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Don’t get the Google Cloud Bill Shock!

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With Google BigQuery ML you can now predict your Google Cloud spend in just a few minutes and without leaving your BigQuery Console UI.

Introduction

Linear Regression, although very simple, can be used to generate accurate predictions for various real world problems efficiently. Due to its simplicity, linear regression training is easy to configure and benefits from fast convergence.

In this post, I will explain how to analyze Google Cloud billing data and build a simple prediction model to estimate the expected overall monthly expenditure. To make it more interesting, I will use only Google BigQuery, thereby keeping all the billing data in the data warehouse ecosystem.

In this exercise, I am going to use Google Billing Exports. Billing export to BigQuery enables customers to export daily usage and charges automatically throughout the day to a BigQuery dataset you specify. You can read about Google Billing Exports here.

The data and code samples are available here: https://github.com/doitintl/BigQueryML-Examples

Raw Data

The table below lists the billings for various services consumed by two Google Cloud billing accounts we own.

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Sample Data in Google Billing Exports to BigQuery

Desired Model

The goal is to estimate the current month’s total bill based on all the billings received until a given day.

The model will enable the client to not only estimate overall expenditure, but will also detect anomalies and create alerts for overcharges.

Assumptions

The model assumes that the monthly bill is linearly dependant on 3 variables:

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The first variable represents the current daily consumption trend. The other two variables are the number of days until the end of the month and the current balance. Together, the model can use these variables to estimate the remaining monthly expenditure.

Data Preparation

Aggregating the data at Daily Resolution

Since the model requires data at the daily resolution, we will use BigQuery to aggregate the data by day.

The resulting scheme looks like this:

account_name — the account id
day — remaining days to the end of the month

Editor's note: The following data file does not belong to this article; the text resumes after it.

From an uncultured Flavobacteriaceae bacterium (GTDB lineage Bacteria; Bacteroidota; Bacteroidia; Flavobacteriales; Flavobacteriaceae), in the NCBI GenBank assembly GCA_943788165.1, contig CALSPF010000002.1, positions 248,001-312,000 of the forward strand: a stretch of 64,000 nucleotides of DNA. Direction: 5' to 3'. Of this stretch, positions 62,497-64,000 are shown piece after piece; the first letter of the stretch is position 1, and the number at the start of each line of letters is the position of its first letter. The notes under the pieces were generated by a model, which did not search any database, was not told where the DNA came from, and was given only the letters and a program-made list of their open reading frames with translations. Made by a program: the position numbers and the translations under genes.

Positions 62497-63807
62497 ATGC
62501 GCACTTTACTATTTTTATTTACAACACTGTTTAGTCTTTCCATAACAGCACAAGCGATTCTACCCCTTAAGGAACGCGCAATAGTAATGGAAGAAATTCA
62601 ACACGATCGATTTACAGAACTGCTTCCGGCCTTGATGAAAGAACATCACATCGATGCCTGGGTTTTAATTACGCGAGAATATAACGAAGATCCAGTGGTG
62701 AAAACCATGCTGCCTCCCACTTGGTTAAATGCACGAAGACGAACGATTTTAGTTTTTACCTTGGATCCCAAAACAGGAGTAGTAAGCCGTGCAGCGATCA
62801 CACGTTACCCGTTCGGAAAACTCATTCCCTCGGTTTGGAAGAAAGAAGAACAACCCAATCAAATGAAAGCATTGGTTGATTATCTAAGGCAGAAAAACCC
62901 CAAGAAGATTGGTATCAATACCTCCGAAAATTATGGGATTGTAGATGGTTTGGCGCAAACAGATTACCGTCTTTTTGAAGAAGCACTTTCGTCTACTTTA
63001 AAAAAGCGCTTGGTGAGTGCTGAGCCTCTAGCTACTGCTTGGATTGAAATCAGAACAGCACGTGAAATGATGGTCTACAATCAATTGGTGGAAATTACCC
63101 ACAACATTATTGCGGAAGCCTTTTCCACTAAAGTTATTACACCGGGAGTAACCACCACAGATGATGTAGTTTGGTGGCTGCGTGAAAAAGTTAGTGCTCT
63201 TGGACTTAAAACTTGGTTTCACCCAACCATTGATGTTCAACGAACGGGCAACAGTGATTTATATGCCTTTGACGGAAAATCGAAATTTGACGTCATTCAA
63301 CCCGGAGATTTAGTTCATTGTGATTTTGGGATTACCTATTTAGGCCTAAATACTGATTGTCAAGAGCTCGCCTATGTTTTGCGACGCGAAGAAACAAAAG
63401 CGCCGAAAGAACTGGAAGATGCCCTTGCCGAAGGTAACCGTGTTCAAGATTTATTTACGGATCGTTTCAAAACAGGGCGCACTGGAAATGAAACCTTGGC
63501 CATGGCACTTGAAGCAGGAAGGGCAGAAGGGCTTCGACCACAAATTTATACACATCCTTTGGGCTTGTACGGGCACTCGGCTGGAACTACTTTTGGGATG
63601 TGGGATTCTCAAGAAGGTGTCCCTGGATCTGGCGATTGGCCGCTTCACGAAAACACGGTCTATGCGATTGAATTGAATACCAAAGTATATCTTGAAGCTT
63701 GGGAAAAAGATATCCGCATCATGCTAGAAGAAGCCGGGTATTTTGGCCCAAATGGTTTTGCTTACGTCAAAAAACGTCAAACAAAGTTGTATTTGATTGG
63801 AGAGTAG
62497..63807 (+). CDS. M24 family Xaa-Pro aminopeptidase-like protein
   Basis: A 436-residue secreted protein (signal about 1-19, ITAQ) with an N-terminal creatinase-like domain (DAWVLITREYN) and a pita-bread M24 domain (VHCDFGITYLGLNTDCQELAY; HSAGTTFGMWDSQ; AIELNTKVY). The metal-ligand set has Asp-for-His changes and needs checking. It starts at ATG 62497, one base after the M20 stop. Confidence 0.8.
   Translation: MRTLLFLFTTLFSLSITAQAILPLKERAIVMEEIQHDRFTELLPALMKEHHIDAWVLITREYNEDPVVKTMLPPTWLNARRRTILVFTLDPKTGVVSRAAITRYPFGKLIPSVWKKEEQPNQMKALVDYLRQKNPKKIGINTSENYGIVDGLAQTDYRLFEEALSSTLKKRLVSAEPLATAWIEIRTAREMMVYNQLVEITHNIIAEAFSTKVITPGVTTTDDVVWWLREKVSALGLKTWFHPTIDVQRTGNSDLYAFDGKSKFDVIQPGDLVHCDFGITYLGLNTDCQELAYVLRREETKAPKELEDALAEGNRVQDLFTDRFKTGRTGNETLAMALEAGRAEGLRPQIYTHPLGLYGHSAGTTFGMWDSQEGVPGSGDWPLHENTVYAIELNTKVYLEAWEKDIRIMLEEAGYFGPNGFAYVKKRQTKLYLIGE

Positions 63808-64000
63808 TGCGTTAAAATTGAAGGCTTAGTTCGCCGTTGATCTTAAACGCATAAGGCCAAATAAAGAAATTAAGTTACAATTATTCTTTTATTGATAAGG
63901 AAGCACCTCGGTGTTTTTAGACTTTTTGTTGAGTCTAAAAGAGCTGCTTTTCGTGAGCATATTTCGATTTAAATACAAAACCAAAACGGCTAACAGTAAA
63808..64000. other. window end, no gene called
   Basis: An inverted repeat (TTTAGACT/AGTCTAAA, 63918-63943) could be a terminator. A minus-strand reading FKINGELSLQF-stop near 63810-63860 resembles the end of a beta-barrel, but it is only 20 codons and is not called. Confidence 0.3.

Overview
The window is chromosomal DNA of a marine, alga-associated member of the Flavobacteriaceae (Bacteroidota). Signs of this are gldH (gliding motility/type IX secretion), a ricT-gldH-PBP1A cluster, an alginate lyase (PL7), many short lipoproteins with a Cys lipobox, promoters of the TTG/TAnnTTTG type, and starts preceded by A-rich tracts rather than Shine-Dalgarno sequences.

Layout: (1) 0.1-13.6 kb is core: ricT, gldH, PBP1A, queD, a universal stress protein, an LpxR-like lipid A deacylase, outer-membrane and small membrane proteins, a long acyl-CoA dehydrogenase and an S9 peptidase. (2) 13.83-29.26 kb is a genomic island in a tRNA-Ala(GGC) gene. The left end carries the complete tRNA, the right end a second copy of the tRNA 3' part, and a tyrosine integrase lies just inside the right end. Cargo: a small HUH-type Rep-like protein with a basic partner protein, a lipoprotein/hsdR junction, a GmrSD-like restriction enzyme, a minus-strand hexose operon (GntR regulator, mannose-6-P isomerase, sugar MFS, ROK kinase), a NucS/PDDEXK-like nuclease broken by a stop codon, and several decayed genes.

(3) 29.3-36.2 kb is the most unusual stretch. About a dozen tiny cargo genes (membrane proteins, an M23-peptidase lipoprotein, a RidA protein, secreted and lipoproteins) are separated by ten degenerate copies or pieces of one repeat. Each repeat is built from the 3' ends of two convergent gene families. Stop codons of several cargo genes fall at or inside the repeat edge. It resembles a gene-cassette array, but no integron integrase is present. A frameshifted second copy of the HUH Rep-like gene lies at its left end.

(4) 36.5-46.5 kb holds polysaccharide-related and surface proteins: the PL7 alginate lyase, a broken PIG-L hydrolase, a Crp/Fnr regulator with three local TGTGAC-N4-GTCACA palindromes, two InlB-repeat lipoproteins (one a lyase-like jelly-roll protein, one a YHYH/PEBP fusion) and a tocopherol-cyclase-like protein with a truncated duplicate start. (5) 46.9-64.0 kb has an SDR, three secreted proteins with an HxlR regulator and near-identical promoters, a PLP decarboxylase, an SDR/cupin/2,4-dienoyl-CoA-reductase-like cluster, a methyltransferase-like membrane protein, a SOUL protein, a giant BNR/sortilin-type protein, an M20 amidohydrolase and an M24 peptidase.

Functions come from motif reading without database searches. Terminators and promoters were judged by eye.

month — billing month
year — billing year
daily_cost — the total cost paid for all services during the billing day
monthly_cost — the label, which is the sum all billings made during current month, including future billing

Now that the data is aggregated at daily resolution, I save it as a new table and use it to generate an ML dataset.

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Calculating Window Aggregations

The next step is to calculate how much has been billed to each account from the beginning of the month until the current day. We will use an aggregate window function to do this. This function will also enable us to calculate the month’s average daily spending, until the current day.

The syntax for the aggregate window function can be found here: [1]

analytic_function_name ( [ argument_list ] )
  OVER (
    [ PARTITION BY partition_expression_list ]
    [ ORDER BY expression [{ ASC | DESC }] [, ...] ]
    [ window_frame_clause ]
  )

I use the function on our billing_daily_monthly table as follows:

Plotting the data shows that the monthly bill compounds in a somewhat linear manner:

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The results above give us confidence that a linear model is an appropriate choice for the expenditure problem. In addition, the gradient has little variance between months, which suggests that the selected features are sufficient statistics with reference to the independent variable.

Obviously, more features and more complex models will likely produce more accurate predictions — those can be built with other tools like Google Cloud ML. But for now it looks like we are done preparing the data.

(WOO HOO!)

Fitting a Linear Regression model using BigQuery ML

Once the data are ready, I can use the new (as of August 2018) BigQuery ML tool to fit a Linear Regression model to the data.

Fitting the model to our dataset is insanely simple !

Making Predictions and Evaluating the Model

Once saved, the model can be used to make predictions. To do so, I use the following query, which both estimates the final monthly expenditure and calculates the Relative Absolute Error of the predictions per day:

The results demonstrated in the following table can now be saved and serve other components of the system including monitoring and alerting applications. The model’s Mean Relative Absolute Error is approximately 3.0%, which isn’t bad. (Note, the data were generated especially for this demo. With real data, I achieved around 2.0% error)

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sample prediction

Want more stories? Check our blog, or follow Gad on Twitter.

Acknowledgments:
Vadim Solovey — Editing
amiel m — Technical Review

Keywords: BigQueryML, BigQuery ML tutorial, BigQuery ML example

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